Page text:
Blog: Amazon

The Camelizer is a nice browser plugin (for Safari, Firefox, Chrome) that allows you to view historical price information for just about any item on Amazon. Also, you can set your desired price so you get an email whenever the price drops to or below your desired price. It's a great way to ensure you get the best deal on what you want. You can download the browser plugin from:


Over the years, many people have asked me about backup for home machines.  Burning files to DVDs and carry them to a different location is problematic.  It's a lot of trouble to make frequent offsite backups.  I recently did some research and decided on using a program called Duplicati for backup and Amazon S3 (Simple Storage Service) for storage.  I think having the backup program and the storage separate is the best solution.  I can even back up to multiple providers in case one of them just goes away without warning.

Duplicati is free and open source and runs on Windows, Linux and MacOS.  It has a nice GUI interface plus a rich command line.  Duplicati has built-in AES-256 encryption, which means you hold the key and your backups are encrypted before leaving your network.  It creates normal zip files and then encrypts them with AES Crypt, so even if Duplicati breaks, you can still download, decrypt, and unzip your backups using other standard tools. [more]

Duplicati will back up to many different cloud providers (Amazon S3, Rackspace, Google Docs, SkyDrive, Tahoe-LAFS, WEBDAV, FTP, SSH) as well as file based locations.

I chose Amazon S3 for storage because of the history of reliability of Amazon.  The cost if not much either.  You get 5 GB free, and then it’s 12.5¢/GB/month after that.  So you can store 50GB for less than $6/month.  It is even cheaper if you choose the Reduced Redundancy Storage (RRS).

Get Duplicati here

Sign up for Amazon S3 storage here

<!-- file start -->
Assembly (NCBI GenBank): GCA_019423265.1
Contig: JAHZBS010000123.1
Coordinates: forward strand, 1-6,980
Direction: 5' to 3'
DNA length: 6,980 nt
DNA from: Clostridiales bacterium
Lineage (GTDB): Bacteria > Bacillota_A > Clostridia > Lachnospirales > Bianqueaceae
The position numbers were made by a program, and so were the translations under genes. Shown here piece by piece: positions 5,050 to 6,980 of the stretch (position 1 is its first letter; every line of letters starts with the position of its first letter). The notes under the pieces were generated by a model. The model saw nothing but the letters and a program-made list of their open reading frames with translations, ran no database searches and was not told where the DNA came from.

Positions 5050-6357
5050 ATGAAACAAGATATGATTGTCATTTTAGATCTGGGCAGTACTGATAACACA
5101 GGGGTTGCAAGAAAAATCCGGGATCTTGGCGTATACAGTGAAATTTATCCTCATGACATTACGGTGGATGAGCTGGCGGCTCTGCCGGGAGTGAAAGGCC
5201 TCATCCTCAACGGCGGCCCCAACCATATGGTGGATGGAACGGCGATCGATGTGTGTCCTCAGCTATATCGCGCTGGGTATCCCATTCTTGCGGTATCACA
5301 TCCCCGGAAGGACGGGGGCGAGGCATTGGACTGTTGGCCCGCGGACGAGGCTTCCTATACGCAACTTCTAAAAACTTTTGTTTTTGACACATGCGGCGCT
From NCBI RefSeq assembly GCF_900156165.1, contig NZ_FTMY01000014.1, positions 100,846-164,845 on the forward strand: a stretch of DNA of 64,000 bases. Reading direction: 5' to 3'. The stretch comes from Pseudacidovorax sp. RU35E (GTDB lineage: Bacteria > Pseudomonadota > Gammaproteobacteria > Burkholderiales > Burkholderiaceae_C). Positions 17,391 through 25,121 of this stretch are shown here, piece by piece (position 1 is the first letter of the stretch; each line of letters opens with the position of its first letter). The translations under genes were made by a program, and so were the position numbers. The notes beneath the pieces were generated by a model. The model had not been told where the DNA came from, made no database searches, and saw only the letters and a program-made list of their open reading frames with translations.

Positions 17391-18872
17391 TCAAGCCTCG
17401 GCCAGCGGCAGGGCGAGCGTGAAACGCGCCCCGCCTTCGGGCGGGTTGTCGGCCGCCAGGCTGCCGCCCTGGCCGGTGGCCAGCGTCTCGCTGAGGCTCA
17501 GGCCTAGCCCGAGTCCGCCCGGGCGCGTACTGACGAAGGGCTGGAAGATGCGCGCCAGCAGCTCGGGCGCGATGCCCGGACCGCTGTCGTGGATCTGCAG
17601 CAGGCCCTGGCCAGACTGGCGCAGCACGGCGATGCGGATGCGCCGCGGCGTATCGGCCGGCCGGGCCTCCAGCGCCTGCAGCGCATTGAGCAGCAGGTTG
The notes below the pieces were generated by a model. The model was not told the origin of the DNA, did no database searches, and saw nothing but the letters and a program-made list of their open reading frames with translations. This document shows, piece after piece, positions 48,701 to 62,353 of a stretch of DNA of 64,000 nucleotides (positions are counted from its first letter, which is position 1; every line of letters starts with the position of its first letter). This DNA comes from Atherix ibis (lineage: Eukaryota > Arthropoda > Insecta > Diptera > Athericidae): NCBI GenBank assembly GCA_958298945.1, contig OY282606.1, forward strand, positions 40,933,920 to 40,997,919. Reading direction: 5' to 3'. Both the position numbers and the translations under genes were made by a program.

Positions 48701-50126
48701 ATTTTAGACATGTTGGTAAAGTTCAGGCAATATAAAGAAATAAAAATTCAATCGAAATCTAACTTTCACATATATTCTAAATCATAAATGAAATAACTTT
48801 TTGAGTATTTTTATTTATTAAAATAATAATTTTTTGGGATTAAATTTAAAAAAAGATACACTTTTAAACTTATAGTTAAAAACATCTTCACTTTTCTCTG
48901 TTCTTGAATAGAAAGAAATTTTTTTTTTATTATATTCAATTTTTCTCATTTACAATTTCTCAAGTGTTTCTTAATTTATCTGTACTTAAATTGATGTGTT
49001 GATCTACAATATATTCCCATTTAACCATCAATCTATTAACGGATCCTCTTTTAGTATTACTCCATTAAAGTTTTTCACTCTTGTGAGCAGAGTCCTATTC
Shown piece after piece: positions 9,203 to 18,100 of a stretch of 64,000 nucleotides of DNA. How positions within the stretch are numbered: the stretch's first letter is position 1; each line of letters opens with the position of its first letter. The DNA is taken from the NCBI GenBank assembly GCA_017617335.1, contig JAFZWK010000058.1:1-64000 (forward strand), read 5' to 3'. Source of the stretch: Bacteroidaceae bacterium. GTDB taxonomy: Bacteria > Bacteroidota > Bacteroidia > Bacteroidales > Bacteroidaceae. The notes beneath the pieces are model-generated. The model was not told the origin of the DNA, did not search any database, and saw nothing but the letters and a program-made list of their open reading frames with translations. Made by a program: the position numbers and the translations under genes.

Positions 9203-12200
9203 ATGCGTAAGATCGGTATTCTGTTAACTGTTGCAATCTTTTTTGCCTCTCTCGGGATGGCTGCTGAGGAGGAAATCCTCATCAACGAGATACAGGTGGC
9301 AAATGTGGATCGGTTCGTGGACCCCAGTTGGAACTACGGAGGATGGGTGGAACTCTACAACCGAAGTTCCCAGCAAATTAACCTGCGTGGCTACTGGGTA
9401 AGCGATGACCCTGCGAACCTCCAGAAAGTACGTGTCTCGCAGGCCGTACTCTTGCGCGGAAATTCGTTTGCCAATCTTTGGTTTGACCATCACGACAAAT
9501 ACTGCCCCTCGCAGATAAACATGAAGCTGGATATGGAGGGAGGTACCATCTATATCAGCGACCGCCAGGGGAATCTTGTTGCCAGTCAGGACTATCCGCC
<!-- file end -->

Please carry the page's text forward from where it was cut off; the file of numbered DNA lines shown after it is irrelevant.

A while ago, I was flying back into Lubbock after a weeklong trip and realized, when I got onto the plane headed for Dallas, that I had left my Kindle in a seat back pocket of the previous plane. After getting over that initial shock, I started looking for what I needed to do. I called Amazon Kindle support and they kindly deactivated my Kindle (so that others couldn’t make purchases using my credit card) and even put a flag on the account so that the device was unable to be used by anyone else. I then called the airline’s lost and found service and filed a claim for my missing Kindle. They told me it would be a couple of weeks before I probably heard anything so I figured that was all I could do. [more]

Fast forward to last week and I had purchased a new Kindle Fire to replace the one I had left behind (and to play with the new Fire) when I get a phone call from Josh H. with Amazon Kindle Lost & Found. Apparently, someone had found my Kindle and sent it back to Amazon. He called me up and verified my shipping address and email address and informed me that they would be shipping my Kindle back to me, free of charge, via UPS ground. A few minutes later, I get the tracking number and everything is good in the world again.

Moral of the story is: Amazon Customer Support is really quite astounding in how they take care of their customers. If you have a legitimate problem, they seem to go out of their way at times to take care of you.